Jonah mutters louder.

I mean, look at you, Jonah. You look torn to pieces over us like you’ve been to hell and back and could use a sabbatical in the Spanish Riviera, but instead, you are here with us, preaching the good news of God’s grace. God must be a God of mercy and second chances.  

And if God sent you and if you were so willing to come and give us this warning, then we should respond with repentance, and then maybe, just maybe, God will show mercy.

Did you see! Jonah didn’t even tell them about forgiveness, only judgment! The human conscience itself usually does the heavy lifting. Our consciences usually know right and wrong and that we stray from the path and our hearts desire grace. So, the people respond with, “I hope God is merciful to me and will include me!” 

Jonah draws a line and these people want a circle. Maybe God will have us too.”

And the inclusion drives Jonah crazy. It drives everyone crazy. I’ve spent my whole life defining myself by who is in and who is out and judging my worth by their unworthiness and now who am I if God says we are equals? (Repeat this) Yo, America, wake up to this. America, wake up to this. 

This is an affront to most people.

In our text, Jonah walks out of the city and throws a fit. “You see, God, this is exactly why I didn’t want to go. I knew you would do something as crazy as make my sermon go viral.”

I don’t like them. I don’t want to think about them. It would just be easier if I could just ignore them altogether or cut them out—and that’s what drawing the line really is. We are trying to cut people out so we can imagine life without them.

So Jonah went to a hill outside the city and built a little tent, folded his arms across his belly, and sat there and waited to see what would become of the city.

What a hornet’s nest scandalous grace is.

The Hard Message of a Love with No Boundaries

This is our hornet’s nest and God is kicking at it today so don’t be surprised if you feel stung by what I say next: we are all Jonah. We all have a set of people we want to cut out. We’d rather drop off the edge of the world than be in a relationship with them.

You can’t run from God’s call to love.

IIn the Jewish writing, Midrash Rabba, Bereshit 10:6 (with teaching material from Rabbis written around 500 A D), Bar Sira said that above every blade of grass is an angel telling it, “Grow, grow!” I wonder if God is whacking Jonah and saying, “Grow, grow!” Is God whacking the church right now and saying, “Grow, grow! Bend toward the light! Bend toward the love!” Now is the time for us to grow in who and how we are willing to love!

I used to be embarrassed that it took me so long to fully embrace that change, but that’s life, that’s me, and that’s God’s work in me.  This is actually the life of the Church and you cannot argue any other way from history.

The church (not them, not they, WE) has always drawn a line to exclude. It may take decades, centuries, or millenniums, but the line always gets bent by God and becomes a circle of fellowship.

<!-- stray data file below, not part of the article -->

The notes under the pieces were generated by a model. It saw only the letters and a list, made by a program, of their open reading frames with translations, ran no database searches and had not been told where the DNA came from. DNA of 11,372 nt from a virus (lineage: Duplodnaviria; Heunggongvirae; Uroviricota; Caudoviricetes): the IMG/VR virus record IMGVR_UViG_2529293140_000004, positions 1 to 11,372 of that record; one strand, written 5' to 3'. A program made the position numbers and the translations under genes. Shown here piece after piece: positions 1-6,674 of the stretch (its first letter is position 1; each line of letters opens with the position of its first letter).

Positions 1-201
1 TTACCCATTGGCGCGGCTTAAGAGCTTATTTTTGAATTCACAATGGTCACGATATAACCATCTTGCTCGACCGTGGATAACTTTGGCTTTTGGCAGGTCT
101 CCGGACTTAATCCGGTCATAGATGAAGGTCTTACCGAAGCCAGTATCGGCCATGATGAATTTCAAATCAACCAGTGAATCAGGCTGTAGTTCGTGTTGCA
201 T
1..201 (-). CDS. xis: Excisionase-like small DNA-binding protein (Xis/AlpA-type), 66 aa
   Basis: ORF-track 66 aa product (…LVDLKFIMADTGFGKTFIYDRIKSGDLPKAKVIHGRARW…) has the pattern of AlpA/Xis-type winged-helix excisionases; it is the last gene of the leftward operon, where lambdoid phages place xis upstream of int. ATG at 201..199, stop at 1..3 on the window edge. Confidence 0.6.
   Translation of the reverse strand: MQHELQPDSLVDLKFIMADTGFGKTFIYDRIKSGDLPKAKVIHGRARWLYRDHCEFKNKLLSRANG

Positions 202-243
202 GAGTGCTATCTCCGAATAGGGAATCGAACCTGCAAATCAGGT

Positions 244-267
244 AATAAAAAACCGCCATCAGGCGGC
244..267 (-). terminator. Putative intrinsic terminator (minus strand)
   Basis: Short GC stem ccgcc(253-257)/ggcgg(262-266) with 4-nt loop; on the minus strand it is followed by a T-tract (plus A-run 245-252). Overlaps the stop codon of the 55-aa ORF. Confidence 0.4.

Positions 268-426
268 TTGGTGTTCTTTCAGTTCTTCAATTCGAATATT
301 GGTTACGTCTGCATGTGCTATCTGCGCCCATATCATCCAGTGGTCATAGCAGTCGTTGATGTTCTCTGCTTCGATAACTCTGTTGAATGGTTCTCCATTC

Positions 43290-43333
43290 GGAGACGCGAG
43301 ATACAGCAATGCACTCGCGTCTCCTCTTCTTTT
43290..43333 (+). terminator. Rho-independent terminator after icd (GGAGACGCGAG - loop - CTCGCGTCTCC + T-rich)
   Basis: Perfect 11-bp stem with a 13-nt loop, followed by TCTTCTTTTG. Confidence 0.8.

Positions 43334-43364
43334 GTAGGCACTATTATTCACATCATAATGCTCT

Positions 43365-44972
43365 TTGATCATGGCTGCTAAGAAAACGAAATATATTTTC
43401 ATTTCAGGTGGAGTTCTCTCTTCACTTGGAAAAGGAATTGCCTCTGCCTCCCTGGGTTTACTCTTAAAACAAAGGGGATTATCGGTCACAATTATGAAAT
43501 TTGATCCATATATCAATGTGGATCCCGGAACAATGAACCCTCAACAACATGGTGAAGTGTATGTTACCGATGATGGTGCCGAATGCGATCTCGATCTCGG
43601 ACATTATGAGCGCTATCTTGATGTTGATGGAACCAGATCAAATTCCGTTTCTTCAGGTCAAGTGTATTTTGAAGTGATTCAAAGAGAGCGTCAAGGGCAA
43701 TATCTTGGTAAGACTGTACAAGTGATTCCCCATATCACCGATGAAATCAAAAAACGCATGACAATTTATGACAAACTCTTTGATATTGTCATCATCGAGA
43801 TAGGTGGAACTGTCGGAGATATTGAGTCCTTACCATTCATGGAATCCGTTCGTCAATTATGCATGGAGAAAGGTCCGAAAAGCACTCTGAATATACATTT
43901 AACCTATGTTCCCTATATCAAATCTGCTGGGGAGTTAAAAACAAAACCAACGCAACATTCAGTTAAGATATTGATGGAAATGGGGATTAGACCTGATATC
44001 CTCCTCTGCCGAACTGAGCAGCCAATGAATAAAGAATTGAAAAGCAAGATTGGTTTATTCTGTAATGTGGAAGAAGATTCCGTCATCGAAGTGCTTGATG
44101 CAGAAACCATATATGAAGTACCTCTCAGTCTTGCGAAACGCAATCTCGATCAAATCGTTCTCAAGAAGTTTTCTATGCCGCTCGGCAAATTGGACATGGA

The church does this, but every human does this, and it becomes a question of whether or not we are going to do it willingly and join God and bend toward the openness and the light.

All of us are like Jonah. There are people or kinds of people that you struggle to love and you have judgments and biases against. You look at them and you’d prefer to live without them. Who is that group for you? 

How is God calling you to love them? Don’t let your hate and your bias swallow you and steal the love and opportunity you have to share God’s goodness and love to them.

When We Feel Like Nineties

Some of you may feel like the Ninevites. You have been treated poorly before. At one point, long ago or even more recently, you had the line drawn and you were told heinous things about God. You were told you were on the wrong side of the line. Yet your heart longed for mercy, grace, and belonging that saw you for you.

Someone set the time clock for you—40 days and then judgment! God hates you. I’ve been told that I was going to hell before because of who I loved and who I thought God would love. 

What do we do in that situation? You have to tell them where to go–tell ’em to go to Spain! You have to give them up to the caring and loving hands of God because only God can change a human heart.

You are here now in this great city, the Queen City of Poughkeepsie, the city God loves. And to you the good and faithful prophet Jesus has come and he has preached to you and has called you to repent and believe the goodnews that God is at peace with you. Enjoy the love of God folks!

Friends, God himself, in Jesus Christ, did not draw a line, but stepped into the circle of this globe and joined us. He stepped into our situation and joined our struggle and our suffering and our pain. He did not look away, but came and offered us mercy.

Whether you are Jonah or a person from Nineveh, believe the good news! Welcome to the circle.